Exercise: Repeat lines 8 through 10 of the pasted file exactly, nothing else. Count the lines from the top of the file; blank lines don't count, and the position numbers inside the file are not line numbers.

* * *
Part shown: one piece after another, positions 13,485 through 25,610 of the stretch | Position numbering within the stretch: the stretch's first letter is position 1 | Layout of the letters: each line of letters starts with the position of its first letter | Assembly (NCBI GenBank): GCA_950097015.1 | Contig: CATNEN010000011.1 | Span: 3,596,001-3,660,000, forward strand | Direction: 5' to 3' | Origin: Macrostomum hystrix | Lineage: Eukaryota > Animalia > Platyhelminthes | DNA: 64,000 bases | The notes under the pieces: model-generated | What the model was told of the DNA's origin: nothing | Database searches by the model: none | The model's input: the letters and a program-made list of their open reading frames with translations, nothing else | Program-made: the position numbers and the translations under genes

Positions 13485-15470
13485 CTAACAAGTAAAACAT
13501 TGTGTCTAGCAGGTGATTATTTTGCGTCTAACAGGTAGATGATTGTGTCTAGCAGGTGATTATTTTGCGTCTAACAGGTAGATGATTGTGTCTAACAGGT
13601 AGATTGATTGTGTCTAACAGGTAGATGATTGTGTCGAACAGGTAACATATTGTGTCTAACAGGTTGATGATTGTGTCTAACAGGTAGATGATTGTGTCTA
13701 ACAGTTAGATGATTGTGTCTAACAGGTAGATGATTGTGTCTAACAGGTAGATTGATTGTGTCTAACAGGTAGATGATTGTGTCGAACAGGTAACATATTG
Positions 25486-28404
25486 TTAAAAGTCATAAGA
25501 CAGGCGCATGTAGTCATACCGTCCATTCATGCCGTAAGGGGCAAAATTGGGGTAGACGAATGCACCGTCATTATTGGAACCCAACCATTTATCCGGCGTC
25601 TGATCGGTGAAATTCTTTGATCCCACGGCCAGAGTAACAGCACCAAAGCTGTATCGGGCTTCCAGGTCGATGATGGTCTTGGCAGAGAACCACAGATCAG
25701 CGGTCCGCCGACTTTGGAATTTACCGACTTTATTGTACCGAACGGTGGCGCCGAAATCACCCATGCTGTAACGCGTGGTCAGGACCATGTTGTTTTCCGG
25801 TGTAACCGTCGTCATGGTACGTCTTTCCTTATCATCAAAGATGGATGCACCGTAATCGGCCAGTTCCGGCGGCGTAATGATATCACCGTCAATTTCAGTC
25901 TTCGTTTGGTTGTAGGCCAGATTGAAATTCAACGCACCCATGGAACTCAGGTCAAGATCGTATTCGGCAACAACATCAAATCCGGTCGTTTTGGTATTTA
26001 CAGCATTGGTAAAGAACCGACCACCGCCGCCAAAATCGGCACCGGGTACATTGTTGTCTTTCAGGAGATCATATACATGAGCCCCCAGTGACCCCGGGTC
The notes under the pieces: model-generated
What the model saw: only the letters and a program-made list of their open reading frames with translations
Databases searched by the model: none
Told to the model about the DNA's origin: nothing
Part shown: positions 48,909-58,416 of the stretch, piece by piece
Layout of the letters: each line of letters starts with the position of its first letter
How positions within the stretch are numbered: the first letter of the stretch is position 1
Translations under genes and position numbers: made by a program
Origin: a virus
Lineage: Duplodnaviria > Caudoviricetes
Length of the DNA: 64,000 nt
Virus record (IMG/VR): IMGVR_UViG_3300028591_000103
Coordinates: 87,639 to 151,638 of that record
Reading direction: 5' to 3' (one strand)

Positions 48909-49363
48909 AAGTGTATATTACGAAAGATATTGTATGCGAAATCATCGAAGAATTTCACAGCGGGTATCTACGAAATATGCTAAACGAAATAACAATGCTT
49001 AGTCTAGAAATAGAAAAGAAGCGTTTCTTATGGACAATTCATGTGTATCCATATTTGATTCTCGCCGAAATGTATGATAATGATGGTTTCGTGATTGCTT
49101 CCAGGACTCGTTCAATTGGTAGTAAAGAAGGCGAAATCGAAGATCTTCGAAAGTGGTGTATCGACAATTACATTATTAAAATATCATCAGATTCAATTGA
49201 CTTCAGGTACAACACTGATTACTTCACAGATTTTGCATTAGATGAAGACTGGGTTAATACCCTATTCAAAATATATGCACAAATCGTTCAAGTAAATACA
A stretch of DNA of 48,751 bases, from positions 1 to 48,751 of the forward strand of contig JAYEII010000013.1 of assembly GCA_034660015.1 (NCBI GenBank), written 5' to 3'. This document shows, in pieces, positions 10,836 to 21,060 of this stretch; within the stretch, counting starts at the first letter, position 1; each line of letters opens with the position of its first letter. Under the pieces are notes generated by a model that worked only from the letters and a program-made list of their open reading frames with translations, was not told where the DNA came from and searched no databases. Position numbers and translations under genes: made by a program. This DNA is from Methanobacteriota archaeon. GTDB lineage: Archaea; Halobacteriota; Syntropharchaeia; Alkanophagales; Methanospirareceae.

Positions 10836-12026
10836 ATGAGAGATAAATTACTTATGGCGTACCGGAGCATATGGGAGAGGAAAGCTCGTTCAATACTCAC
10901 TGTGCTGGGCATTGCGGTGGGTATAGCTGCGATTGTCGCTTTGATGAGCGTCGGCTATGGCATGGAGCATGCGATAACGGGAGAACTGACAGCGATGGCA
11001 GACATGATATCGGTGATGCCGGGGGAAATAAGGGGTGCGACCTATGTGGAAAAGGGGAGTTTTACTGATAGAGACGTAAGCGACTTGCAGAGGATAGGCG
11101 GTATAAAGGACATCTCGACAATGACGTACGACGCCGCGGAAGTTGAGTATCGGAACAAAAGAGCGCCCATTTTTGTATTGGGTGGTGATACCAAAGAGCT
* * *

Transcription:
25486 TTAAAAGTCATAAGA
25501 CAGGCGCATGTAGTCATACCGTCCATTCATGCCGTAAGGGGCAAAATTGGGGTAGACGAATGCACCGTCATTATTGGAACCCAACCATTTATCCGGCGTC
25601 TGATCGGTGAAATTCTTTGATCCCACGGCCAGAGTAACAGCACCAAAGCTGTATCGGGCTTCCAGGTCGATGATGGTCTTGGCAGAGAACCACAGATCAG